I remember how anxious I was to see “Housesitter” when it first came out. Honest. I mean, the pairing Steve Martin and Goldie Hawn was a long time in coming. They’re a natural match. Martin had just come off the remake of “Father of the Bride,” in which he showed a sweeter side.
Hawn is one of my favorite actresses. She makes me laugh, and I count “Private Benjamin” and “Seems Like Old Time” among my favorite comedies. So you can understand my high expectations. To be honest, I was disappointed by the film the first time I saw it. I don’t know what I was expecting, but something wasn’t right. The film was funny and I laughed in all the right places, but it didn’t pop out of the screen and embrace me. That was six years ago.
I remember “Housesitter” fondly, but not memorably. Then I get a chance to review the DVD. Sure, why not. My other choice was shaving the cat with toe nail clippers. Now I understand what was wrong the first time I saw “Housesitter.” My expectations were too high. I set the bar so high it probably would have been impossible for any film to beat it. Guess what?
I loved “Housesitter.” What a charming, sweet and funny movie, filled with clever dialogue and great performances. Hawn is absolutely brilliant as Gwen, a woman who couldn’t tell the truth if it hurt. Bring a shovel, because Gwen piles on the bull. Martin is wonderful as Newton Davis, the impetuous architect who has the good/bad fortune to bump in to Gwen.
Davis is coming off a failed relationship with Becky (the lovely Dana Delany), the woman he has loved since childhood. His marriage proposal (complete with a dream house designed and built by Davis) overwhelmed and scared off Becky, so now Davis buries himself in his work. Enter Gwen, a winsome waitress at a Greek restaurant. After meeting her at a corporate banquet, Davis ends up spending the night at her place.
When Gwen awakens the next morning, Davis is gone, but he leaves behind a drawing of the empty dream house and enough information for Gwen to relocate. Gwen arrives the quaint little town (think Norman Rockwell) and tries to pass herself off as Davis’ new bride. Good scam, until she bumps in to Becky, and then Davis’ parents (Donald Moffat and Julie Harris, both excellent). Before Gwen can stop it, her little white lie has become a way of life.
The stakes are raised when Davis returns home and finds himself trapped in Gwen’s wild web of lies. He goes along with the charade because Becky finds the married Davis much more interesting. Director Frank Oz (who previously directed Martin in “Dirty Rotten Scoundrels”) and writer Mark Stein make the most of the escalating situation, finding humor and heart at every available opportunity. “Housesitter” isn’t a laugh riot, although it’s a very funny movie. There’s also some sweet moments that enhance the story without slowing it down. I love storybook comedies, and “Housesitter” ranks among the best. Martin and Hawn have recently re-teamed on an update of Neil Simon’s “The Out-of-Towners.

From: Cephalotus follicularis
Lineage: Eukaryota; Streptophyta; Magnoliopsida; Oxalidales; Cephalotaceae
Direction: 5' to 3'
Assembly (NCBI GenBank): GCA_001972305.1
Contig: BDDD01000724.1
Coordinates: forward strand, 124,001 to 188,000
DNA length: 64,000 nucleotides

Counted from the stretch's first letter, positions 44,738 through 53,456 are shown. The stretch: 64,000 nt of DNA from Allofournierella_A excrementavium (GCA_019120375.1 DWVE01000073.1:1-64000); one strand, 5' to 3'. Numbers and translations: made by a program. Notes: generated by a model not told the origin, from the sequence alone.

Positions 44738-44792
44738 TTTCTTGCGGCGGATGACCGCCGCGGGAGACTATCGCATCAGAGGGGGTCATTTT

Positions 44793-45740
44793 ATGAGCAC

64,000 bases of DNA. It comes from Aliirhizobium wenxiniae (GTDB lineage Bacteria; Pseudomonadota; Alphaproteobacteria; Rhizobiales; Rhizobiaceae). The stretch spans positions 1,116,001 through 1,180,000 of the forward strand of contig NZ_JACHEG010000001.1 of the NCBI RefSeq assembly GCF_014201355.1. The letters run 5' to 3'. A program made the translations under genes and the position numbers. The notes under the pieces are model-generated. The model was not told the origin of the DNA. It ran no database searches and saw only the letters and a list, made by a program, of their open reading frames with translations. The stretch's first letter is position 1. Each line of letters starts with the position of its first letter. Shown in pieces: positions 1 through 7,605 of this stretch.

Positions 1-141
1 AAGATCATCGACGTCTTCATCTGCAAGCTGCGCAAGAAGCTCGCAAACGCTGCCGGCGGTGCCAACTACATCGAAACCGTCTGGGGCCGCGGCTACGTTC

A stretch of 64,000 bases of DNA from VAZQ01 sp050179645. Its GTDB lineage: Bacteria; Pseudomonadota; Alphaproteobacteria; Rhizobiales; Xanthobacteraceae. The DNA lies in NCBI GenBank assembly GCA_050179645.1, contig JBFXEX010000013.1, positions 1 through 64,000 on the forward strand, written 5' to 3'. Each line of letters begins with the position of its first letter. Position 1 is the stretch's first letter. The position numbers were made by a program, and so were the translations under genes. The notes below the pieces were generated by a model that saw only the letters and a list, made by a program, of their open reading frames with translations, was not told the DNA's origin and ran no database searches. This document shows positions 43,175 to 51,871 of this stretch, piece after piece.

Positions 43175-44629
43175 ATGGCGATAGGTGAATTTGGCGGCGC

” I can’t wait to see that film either, but I’ll keep my expectations within reason. Until then, I think I’ll give “Housesitter” another spin.
VISION: [ x ] EXCELLENT [ ] GOOD [ ] RESUSCITATE [ ] D.O.A.
Perfectly lit and photographed by John A. Alonzo, “Housesitter” looks superb on DVD. The digital transfer in the film’s original 1.85:1 widescreen ratio (enhanced at 16:9 for widescreen televisions) is sharp and vivid, with nice definition and color. The blacks are strong, although the grays during the party scene at the end of the film looked a little fuzzy. It could have been the tweed jacket’s effect on the original negative. The flesh tones are exceptional (Hawn never looked better) and the color palette gets total respect in the transfer. There’s no pan-and-scan version on the single layer disc.
HEARING: [ x ] EXCELLENT [ ] GOOD [ ] RESUSCITATE [ ] D.O.A.
It’s delightful, it’s delovely, it’s delicious. The Dolby Digital Surround tracks (no 5.1) are superior. The rear tracks are mostly utilized for the Miles Goodman jazzy musical score. The dialogue is sharp and on the money. There’s also a French language Dolby surround track.
ORAL: [ ] EXCELLENT [ x ] GOOD [ ] RESUSCITATE [ ] D.O.A.
Closed captioned in English for the hard of hearing, and subtitles in Spanish.
COORDINATION: [ ] EXCELLENT [ x ] GOOD [ ] RESUSCITATE [ ] D.O.A.
The customary production notes, cast & film maker’s bios, scene access, plus the original theatrical trailer.
PROGNOSIS: [ ] EXCELLENT [ x ] GOOD [ ] RESUSCITATE [ ] D.O.A.
By the time you read this I have probably watched the DVD twice. Need I say more?
VITALS: $24.95/Rated PG/102 Min./Color/16 Chapter Stops/Keepcase/#20319
ATTENDING RESIDENT: John Larsen
BIRTH DATE: 1992
HMO: Universal Home Video